The American National Standards Institute (ANSI) has allowed the Solar Energy Industries Association (SEIA) to develop 11 new standards governing solar generation and battery storage in the US.
The SEIA is the solar power trade body in the US, and has considerable influence over the US solar sector, so the implementation of new industry standards could be significant. The 11 standards will cover a range of aspects of the solar industry, and set rules for companies to abide by.
Unlock unlimited access for 12 whole months of distinctive global analysis
Photovoltaics International is now included.
- Regular insight and analysis of the industry’s biggest developments
- In-depth interviews with the industry’s leading figures
- Unlimited digital access to the PV Tech Power journal catalogue
- Unlimited digital access to the Photovoltaics International journal catalogue
- Access to more than 1,000 technical papers
- Discounts on Solar Media’s portfolio of events, in-person and virtual
Or continue reading this article for free
“As the solar and storage industry rapidly grows, managing our growth must be a top priority” said SEIA president and CEO Abigail Ross Hopper. “Responsible industries set the bar for guidance on safety, sustainability and ethics, and we are proud to lead the clean energy sector into an era of compliance and maturity that instils confidence in customers, lawmakers and other critical partners.”
Concerning equipment and machinery, there will be new standards for tracing the supply of minerals across the supply chain, guidelines for the decommissioning of equipment, minimum requirements for recyclers and rules concerning how best to manage solar facilities at the end of their operating lives. Regarding installations, the rules will set requirements for residential and commercial and industrial installation, and providing training to workers responsible for installing new projects.
Many of the standards will target training in particular, with rules for installer training with regard to health, safety and the environment and requirements for technician training in the operations and maintenance sector. The SEIA also plans to implement a standard to protect consumers by ensuring they receive “truthful advertising, contracts with key terms and [are] treated reasonably before and during the sales process,” according to a document submitted to the ANSI.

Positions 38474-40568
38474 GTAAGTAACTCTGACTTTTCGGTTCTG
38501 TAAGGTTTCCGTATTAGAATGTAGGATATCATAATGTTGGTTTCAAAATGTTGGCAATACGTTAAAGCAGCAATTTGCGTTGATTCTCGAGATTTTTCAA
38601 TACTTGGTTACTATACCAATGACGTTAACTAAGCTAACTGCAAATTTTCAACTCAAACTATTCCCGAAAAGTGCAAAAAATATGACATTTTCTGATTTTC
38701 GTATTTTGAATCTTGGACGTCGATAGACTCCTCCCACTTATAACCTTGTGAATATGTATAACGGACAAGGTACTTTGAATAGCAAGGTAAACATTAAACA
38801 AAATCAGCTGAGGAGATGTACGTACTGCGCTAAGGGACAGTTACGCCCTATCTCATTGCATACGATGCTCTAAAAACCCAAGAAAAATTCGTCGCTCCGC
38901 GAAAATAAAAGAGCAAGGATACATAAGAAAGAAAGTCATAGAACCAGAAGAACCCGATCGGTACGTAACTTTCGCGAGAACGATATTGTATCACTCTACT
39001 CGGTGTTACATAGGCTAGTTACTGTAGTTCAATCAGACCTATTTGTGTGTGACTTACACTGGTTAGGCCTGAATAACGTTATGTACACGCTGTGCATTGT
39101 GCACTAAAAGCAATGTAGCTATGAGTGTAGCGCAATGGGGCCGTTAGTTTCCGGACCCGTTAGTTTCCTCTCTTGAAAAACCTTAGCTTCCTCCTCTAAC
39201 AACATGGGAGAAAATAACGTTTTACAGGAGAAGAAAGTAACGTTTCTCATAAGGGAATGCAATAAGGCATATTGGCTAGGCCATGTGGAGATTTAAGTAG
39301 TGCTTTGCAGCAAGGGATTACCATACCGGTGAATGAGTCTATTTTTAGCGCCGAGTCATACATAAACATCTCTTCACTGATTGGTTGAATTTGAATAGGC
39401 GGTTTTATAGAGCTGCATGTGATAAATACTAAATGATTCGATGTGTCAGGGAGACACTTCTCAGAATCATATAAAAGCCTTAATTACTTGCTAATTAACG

This could be of particular importance in the solar sector, where the existence of residential solar systems means that customers can be both consumers and producers of solar power. Ensuring that those who install residential systems are treated fairly, and feel like active participants in the industry, could be vital to the long-term health of the sector.
The standards themselves are subject to change, with the SEIA having submitted draft proposals to ANSI, but planning to implement a “multi-step consensus process” through its standard technical committees to finalise the details.
These committees will first work on the supply chain traceability standard, which is of particular importance considering the relative rarity of minerals such as silicon that are required for solar panel manufacturing. With the US putting greater emphasis on domestic manufacturing through the Inflation Reduction Act, ensuring manufacturers have access to a transparent and fair global supply chain will be vital.
The news follows the US Council on Environmental Quality looking to streamline the permitting process for new renewable power facilities, as the US looks to reinforce its clean power industries.